As a comparison, I had no problem to install Panaracer Gravelking SK 43c on the same Mavic rims…
Hi from Belgium again…
I must apologize for writing my former opinion in a haste.
After a bit of googling, I came across a very simple and efficient method to tame tight tires !
As a result, I was able to mount my 700×42 Pathfinder pro on my Mavic Allroad wheels (22.8 mm inner rim width) without tools!
I had a test ride today and fully agree with Jason’s review. Thank you, by the way.
Although they are heavier than my former Panaracer Gravelking SK 700×43, they feel faster and definitely more suppler. I don’t expect the same performance on rougher surfaces but for that, I use my XC hardtail.
Glad you got things sorted out and thanks for your experience. Yes, the Pathfinder Pro tires are awesome for road and gravel. That center channel makes them fast for hardback and tarmac, but (as you said and as I mentioned), it does pose some challenges for technical terrain. I still dig these tires — even with those slight limitations.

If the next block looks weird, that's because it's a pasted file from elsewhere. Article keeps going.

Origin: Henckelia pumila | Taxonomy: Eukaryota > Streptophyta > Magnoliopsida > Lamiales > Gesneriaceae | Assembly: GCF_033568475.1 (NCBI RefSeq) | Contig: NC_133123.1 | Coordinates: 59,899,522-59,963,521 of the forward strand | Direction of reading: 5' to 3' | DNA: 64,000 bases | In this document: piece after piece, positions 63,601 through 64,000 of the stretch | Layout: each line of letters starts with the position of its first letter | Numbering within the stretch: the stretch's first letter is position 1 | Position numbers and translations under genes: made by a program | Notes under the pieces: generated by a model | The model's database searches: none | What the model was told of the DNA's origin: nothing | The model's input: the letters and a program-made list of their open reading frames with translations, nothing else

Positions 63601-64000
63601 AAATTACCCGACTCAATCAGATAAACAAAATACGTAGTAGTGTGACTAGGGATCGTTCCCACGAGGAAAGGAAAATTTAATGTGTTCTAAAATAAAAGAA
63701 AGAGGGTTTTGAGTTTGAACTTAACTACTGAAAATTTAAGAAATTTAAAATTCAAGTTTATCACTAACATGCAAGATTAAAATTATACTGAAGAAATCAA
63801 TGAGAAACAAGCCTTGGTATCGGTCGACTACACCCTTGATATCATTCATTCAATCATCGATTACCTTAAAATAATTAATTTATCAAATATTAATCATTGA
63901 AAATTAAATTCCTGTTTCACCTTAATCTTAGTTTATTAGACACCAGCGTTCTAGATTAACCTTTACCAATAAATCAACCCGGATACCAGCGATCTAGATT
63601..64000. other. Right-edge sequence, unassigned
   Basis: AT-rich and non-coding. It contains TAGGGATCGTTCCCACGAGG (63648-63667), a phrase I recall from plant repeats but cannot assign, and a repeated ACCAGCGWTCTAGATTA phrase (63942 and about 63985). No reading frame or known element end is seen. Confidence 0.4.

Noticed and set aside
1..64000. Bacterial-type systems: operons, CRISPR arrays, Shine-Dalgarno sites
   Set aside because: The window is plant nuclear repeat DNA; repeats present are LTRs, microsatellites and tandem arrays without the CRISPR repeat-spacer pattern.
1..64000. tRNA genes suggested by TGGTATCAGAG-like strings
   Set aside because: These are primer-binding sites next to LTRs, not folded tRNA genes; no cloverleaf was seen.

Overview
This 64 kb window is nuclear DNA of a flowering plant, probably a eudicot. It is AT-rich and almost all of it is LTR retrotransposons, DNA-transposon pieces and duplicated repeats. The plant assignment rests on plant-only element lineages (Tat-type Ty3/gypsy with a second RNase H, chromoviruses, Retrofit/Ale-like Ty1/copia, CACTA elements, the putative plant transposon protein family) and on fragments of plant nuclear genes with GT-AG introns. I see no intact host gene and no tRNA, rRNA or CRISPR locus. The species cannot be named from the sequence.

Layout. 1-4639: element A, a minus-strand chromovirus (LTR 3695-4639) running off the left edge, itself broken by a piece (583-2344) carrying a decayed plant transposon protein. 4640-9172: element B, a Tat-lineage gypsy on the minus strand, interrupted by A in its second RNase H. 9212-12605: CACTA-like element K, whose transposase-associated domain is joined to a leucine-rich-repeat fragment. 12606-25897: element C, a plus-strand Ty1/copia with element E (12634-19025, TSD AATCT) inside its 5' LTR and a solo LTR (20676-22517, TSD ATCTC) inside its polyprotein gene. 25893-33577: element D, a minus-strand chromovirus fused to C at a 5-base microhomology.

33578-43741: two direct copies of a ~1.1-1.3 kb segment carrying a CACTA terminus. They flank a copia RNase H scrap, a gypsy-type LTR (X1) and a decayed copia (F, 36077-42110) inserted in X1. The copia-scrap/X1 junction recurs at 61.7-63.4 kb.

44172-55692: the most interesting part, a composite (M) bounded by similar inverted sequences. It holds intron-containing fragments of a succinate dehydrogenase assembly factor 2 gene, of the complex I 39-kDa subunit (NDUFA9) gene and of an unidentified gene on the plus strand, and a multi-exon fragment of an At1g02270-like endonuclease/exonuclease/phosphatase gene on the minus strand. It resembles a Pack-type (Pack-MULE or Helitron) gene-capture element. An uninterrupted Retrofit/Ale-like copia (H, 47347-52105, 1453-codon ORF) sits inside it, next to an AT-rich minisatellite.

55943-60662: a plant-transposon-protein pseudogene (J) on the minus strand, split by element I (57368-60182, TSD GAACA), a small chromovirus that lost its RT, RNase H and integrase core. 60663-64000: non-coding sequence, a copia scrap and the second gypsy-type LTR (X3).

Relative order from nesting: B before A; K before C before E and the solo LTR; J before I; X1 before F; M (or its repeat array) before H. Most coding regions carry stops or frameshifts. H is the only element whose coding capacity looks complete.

So Christophe, what method are you using? Is it soapy water, or…?
Well, Rik, I just followed what Omar from Allrounder Bicycles demonstrates in this video :
Running my tires tubeless possibly made the operation even easier with no tube to get in the way… and without using soapy water ! 😉
im curious if you have compared the Pathfinder Pros vs the Trigger Pros?
Christie… sorry, but I haven’t ridden the Trigger Pro. It looks like a very versatile tire that’s likely got better grip for when things get tricky.